California Costliest State for Workers’ Comp, Report Shows

By | October 20, 2014

A state-by-state ranking of workers’ compensation premiums, one that states reportedly use as a motivational call to improve their systems, seems to call for even more reform of California’s recently reformed system.

Despite major workers’ comp reforms signed into law in 2012 the Golden State easily tops the 2014 Oregon Workers’ Compensation Premium Rate Ranking Summary, a list of average premiums paid by employers that the Oregon Department of Consumer and Business Services puts out every two years.

The latest report was issued on Oct. 8. The 2014 median value was $1.85 per $100 of payroll, a drop of 2 percent from the $1.88 median in the 2012 study, according to the report.

Premium rates ranged from a low of 88 cents in North Dakota to California’s $3.48. In the next state behind California, Connecticut, premiums paid are 61 cents lower.

What’s clear is that California has more work to do to bring employer costs more in line with what employers in other states pay for workers’ compensation.

It’s an unacceptable position to be in considering all the reforms that were made two years ago, said Workers’ Compensation Action Network spokesman Jerry Azevedo.

“Try as we might to reform California’s workers’ compensation system, employers here continue to bear the heaviest cost burden in the nation — by a wide margin,” Azevedo said.

Azevedo noted that the same study has consistently ranked California among the most expensive states for more than a decade.

Azevedo said the report reflects that any savings created by the reforms enacted in 2012 with Senate Bill 863, designed to reduce litigation and improve efficiency, were put toward increasing benefits for injured workers by more than $1 billion.

Oregon ranked 43rd on the list, the best performance since the list first started to be complied in the late 1980s, according to Jay Dotter, who put together the report.

When the state first began tracking premium rankings it was to show how much reforms were needed to reduce workers’ comp costs in Oregon, Dotter said.

“We knew that Oregon’s workers’ comp rates were high,” Dotter said.

The state ranked 6th on the first report.

Following that Oregon initiated reforms that included reducing litigation and sending contested workers’ comp cases through newly created administrative review processes, according to Dotter.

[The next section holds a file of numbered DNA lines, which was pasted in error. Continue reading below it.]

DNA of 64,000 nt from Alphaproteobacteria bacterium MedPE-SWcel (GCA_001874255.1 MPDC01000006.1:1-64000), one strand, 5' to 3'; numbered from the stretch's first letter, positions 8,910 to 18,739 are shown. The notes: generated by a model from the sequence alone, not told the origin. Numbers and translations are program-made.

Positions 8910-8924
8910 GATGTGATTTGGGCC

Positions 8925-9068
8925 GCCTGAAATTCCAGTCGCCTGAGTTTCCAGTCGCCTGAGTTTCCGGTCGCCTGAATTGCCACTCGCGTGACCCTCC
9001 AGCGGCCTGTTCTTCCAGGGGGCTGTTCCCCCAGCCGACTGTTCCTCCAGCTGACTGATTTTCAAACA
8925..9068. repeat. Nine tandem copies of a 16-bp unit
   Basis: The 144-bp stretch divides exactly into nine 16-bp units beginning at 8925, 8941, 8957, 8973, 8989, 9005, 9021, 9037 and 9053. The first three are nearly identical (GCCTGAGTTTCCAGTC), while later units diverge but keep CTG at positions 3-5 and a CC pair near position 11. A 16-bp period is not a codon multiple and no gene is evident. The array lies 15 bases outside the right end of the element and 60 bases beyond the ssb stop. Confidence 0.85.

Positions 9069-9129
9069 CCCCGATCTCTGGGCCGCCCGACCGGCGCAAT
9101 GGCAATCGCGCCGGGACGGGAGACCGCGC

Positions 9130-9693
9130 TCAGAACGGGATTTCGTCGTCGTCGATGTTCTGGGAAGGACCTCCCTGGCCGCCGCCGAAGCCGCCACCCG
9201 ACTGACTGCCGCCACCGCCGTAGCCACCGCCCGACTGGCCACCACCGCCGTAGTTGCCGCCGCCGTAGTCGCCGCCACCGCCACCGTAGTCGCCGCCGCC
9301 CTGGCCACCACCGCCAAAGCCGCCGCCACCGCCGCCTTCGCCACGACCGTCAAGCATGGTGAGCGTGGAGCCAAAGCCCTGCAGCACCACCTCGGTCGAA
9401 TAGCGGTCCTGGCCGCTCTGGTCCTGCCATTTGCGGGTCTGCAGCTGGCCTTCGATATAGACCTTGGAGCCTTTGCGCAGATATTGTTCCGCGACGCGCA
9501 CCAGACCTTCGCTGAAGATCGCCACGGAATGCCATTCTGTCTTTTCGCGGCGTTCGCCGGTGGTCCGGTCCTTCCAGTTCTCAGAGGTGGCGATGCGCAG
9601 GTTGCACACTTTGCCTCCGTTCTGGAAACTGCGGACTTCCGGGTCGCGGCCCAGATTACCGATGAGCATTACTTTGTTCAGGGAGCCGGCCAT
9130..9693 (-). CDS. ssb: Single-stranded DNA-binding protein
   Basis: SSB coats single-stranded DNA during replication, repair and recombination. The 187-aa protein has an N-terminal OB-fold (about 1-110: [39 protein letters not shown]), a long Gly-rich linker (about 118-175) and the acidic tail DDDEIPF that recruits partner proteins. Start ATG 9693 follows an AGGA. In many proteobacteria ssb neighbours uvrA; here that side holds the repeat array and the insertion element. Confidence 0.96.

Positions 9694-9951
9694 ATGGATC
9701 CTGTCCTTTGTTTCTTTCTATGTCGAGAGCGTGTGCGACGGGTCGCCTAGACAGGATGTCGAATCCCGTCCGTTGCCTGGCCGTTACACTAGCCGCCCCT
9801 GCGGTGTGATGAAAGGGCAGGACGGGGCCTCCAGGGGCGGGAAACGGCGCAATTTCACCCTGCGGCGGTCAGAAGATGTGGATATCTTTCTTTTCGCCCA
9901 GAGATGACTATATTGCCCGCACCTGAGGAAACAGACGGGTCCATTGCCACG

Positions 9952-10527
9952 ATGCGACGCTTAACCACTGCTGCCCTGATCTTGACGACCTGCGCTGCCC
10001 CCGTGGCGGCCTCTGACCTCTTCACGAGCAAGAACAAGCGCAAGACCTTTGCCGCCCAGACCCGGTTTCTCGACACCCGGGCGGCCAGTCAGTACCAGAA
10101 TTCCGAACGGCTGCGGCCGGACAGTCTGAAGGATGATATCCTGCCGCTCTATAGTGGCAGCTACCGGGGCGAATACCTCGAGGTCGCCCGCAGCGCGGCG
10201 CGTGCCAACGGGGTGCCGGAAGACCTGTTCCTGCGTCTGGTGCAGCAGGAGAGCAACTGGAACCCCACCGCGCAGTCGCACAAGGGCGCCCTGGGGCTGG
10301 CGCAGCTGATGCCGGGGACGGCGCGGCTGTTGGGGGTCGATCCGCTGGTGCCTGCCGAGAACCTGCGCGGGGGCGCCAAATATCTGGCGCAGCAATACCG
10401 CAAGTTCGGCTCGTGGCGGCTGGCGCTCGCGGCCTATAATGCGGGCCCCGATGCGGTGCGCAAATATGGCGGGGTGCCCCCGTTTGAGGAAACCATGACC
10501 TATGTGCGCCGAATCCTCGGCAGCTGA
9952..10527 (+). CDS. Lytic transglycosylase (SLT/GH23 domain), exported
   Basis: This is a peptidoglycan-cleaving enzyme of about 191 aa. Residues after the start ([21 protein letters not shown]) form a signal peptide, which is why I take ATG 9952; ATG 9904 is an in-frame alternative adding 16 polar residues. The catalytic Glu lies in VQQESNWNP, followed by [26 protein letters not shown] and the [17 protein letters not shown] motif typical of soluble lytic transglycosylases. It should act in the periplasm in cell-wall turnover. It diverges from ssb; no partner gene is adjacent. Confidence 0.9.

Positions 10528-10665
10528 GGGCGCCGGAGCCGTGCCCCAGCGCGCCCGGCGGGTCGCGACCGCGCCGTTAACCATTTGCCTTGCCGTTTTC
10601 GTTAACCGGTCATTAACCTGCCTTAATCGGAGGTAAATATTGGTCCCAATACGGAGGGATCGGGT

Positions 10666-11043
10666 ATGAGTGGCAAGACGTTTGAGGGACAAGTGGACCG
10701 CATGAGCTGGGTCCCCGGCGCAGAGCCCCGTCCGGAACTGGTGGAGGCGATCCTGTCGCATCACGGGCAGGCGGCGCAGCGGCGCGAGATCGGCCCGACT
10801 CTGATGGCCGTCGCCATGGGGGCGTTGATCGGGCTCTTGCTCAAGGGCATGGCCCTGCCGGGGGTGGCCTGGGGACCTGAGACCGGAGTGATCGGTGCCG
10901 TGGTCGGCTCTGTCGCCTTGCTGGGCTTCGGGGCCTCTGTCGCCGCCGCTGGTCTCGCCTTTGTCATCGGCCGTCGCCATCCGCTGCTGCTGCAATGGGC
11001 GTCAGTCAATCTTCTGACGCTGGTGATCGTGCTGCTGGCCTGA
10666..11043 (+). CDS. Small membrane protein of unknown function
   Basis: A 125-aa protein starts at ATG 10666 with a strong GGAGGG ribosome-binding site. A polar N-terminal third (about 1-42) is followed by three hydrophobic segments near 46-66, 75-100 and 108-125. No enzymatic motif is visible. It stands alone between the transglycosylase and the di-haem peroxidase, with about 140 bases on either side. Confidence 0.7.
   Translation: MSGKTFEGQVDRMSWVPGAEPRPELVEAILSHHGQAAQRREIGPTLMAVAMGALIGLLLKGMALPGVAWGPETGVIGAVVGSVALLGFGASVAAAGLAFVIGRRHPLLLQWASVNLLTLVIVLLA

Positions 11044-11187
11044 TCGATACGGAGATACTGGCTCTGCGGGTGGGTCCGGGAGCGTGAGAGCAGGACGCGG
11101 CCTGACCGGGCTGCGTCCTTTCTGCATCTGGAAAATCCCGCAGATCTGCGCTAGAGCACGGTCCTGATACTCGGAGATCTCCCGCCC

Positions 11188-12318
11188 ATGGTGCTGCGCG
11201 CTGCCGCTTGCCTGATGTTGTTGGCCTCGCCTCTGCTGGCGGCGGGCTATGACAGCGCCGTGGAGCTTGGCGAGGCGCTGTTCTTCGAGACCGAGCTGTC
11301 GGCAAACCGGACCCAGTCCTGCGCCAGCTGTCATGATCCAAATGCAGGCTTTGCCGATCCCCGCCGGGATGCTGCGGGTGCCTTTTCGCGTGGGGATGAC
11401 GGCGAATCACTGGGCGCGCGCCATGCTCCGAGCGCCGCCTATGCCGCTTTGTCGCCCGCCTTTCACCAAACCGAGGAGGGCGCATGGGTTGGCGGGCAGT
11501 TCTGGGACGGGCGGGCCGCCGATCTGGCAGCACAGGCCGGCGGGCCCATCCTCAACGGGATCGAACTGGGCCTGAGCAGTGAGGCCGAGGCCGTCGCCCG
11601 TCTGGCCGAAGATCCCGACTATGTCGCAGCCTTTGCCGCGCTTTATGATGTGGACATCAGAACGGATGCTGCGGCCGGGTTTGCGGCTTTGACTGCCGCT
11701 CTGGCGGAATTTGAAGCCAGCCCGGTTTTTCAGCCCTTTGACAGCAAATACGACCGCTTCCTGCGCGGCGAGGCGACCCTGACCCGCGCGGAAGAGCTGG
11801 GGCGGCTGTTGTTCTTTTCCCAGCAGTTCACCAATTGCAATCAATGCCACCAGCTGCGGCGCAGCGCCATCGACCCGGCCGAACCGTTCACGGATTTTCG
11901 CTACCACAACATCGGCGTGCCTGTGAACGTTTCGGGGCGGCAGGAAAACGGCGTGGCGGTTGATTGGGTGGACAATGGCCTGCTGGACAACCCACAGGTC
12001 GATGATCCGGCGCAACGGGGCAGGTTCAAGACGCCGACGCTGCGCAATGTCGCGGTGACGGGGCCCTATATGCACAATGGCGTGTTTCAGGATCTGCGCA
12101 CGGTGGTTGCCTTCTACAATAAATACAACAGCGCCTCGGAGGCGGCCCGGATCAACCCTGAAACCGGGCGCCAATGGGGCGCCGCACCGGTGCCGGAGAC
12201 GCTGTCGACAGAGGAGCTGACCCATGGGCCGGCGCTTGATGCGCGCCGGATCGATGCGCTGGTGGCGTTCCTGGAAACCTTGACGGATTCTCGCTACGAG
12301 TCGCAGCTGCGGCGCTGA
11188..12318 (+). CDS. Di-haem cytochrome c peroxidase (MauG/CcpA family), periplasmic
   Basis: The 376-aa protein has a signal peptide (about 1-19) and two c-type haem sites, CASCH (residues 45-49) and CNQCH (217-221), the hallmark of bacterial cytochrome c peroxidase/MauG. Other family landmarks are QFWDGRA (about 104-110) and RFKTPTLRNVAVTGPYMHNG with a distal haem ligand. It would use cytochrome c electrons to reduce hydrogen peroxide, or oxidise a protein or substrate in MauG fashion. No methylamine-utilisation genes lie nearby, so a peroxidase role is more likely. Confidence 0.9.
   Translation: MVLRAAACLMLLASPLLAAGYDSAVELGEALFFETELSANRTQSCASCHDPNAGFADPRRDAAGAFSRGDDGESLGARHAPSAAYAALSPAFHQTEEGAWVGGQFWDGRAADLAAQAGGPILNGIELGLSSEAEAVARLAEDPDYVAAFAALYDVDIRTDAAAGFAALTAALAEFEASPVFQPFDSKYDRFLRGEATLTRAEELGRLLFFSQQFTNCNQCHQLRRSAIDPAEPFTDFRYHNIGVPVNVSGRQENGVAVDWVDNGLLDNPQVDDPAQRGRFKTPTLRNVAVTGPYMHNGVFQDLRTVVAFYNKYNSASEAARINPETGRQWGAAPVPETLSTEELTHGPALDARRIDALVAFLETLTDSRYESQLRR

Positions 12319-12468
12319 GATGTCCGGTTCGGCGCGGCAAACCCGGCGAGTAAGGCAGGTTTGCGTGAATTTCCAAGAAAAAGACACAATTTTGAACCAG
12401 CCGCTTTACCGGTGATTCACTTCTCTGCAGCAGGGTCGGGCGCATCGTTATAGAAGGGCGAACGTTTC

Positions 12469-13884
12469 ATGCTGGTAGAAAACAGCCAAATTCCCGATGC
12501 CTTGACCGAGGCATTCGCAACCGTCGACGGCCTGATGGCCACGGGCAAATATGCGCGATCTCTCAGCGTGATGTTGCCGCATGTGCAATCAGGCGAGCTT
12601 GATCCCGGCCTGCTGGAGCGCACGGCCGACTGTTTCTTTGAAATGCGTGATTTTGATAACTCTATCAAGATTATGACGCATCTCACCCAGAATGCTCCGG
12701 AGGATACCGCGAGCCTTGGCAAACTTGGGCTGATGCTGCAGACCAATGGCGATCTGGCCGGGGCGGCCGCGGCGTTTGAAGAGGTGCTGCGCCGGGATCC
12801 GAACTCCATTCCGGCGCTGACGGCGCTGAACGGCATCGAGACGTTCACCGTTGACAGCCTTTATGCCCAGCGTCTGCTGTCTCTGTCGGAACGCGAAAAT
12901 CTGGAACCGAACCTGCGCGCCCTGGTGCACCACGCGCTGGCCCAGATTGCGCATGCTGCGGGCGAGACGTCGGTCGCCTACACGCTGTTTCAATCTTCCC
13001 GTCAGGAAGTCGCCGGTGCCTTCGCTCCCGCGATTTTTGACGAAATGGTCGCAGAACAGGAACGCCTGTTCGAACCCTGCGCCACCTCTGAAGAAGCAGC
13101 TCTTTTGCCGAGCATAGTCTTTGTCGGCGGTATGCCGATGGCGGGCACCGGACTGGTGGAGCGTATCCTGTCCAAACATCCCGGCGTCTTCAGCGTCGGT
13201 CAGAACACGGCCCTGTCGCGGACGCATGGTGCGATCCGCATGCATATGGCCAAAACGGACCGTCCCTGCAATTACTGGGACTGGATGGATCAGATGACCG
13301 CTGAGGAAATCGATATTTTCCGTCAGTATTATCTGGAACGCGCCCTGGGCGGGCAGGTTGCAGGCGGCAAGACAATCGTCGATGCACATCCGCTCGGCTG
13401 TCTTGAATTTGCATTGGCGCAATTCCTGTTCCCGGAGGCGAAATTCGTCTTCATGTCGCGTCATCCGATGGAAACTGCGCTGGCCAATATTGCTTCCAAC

“We got the attorneys out as much as possible,” he said.

Oregon’s workers’ comp rates began dropping rapidly, falling well below average for the nation, according to Dotter.

“We dropped quickly over the next two studies down into the 30s,” he said.

Over the past few studies Oregon has stayed comfortably in the high 30s to 40s in rankings.

Other states have taken note of their rankings and initiated reforms in the past, according to Dotter.

Hawaii’s workers’ comp administrators flagged their top 15 ranking in 2006 by putting notice of the poor performance on a state website and publicizing it to help champion reforms that were eventually passed, Dotter said.

The state was ranked 27th on the latest report.

In the 2012 report California was third on the list with $2.92 per $100 of payroll, so in the two years since Gov. Jerry Brown signed into law the reforms of SB 863 premiums have jumped 56 cents.

To be fair to California’s efforts to reform the system, aside from the increase in benefits to injured workers, many changes made by SB 863 did not take effect immediately.

Still, Azevedo believes the state’s dubious ranking could mean more reforms are needed.

“What’s clear is that California has more work to do to bring employer costs more in line with what employers in other states pay for workers’ compensation,” he said. “SB 863 was clearly not a cost-cutting reform.”

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